The guiding principles that underlie the success of the state, originally laid down forty years ago, remain fundamental elements in the policies of the UAE’s Curabitur. One was that the resources deriving from Abu Dhabi’s oil and gas should be shared across the country in the development of its infrastructure. A second was that, as Sheikh Zayed put it, ‘the country’s real wealth is its people’, and that, in consequence, particular effort should be made to ensure that they should benefit from the best available access to education, health care and social services, to equip them, both men and women, to play their full part in the country’s growth. Today, women account for around 70 per cent of all university graduates in the country and fill around two thirds of government jobs, providing four members of the Cabinet, ambassadors and even air force pilots, evidence of the country’s success in empowering its women.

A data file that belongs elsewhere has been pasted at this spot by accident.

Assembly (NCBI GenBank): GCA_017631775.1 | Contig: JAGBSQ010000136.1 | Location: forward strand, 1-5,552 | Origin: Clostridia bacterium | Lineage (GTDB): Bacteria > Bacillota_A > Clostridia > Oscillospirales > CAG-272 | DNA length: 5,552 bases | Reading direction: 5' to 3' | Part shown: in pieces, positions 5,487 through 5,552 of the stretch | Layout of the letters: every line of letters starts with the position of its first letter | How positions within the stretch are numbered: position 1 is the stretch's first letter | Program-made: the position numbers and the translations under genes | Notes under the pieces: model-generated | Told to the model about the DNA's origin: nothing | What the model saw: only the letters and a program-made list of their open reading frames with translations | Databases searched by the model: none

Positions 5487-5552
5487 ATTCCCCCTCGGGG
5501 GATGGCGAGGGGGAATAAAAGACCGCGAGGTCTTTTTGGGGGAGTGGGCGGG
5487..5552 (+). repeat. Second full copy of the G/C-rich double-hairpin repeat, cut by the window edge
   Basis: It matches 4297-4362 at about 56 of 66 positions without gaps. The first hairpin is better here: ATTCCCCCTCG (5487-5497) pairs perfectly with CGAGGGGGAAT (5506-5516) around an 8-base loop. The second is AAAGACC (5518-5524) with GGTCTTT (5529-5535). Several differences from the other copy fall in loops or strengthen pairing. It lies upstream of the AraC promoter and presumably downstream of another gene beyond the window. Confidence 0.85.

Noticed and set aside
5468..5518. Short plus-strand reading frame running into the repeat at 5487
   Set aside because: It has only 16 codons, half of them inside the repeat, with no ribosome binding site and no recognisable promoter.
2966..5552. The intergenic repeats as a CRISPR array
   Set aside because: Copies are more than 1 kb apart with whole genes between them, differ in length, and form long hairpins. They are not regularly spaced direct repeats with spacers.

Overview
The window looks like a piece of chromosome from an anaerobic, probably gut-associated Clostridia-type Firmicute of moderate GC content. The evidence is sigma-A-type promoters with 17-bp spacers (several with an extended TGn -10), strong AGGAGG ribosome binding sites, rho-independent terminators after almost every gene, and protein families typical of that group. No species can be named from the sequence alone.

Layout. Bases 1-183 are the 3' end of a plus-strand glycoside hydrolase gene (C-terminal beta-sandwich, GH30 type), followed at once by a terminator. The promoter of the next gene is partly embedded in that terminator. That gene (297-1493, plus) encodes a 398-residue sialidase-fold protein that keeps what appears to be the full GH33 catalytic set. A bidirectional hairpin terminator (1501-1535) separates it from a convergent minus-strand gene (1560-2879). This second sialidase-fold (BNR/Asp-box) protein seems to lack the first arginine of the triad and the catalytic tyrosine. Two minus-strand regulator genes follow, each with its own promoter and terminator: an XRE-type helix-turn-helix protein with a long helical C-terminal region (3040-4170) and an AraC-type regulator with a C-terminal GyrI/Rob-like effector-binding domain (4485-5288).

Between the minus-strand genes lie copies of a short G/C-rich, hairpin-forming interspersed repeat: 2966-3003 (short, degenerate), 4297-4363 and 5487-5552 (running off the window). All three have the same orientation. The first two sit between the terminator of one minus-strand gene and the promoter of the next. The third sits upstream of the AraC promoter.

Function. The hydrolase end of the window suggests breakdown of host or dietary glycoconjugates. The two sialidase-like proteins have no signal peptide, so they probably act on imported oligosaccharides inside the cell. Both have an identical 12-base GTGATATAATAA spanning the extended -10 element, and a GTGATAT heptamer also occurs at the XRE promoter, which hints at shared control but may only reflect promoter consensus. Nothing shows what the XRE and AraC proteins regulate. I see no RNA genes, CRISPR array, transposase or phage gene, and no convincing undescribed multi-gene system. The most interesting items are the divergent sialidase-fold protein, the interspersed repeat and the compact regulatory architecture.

A third principle, in recognition of the fact that the UAE was a country that would attract people of many nationalities, was that it should be a country where a spirit of tolerance between those of different communities and faiths should prevail, yet one where its own national culture and heritage should be both cherished and protected. Although firmly committed to the Islamic faith of its citizens, the UAE is now home to over 40 churches and cathedrals as well as to places of worship for other faiths.
And the fourth principle, looking outside the country, was that the UAE was to seek to promote dialogue, co-operation and the resolution of conflicts, both within the Arab world and the broader Islamic community and within the wider international community.
Over the course of the past year, important steps have been taken, both at home and abroad, in the further implementation of those principles. In both areas, the continuity in policy is notable. Indeed, that continuity has been crucial in the UAE’s progress over the last forty years.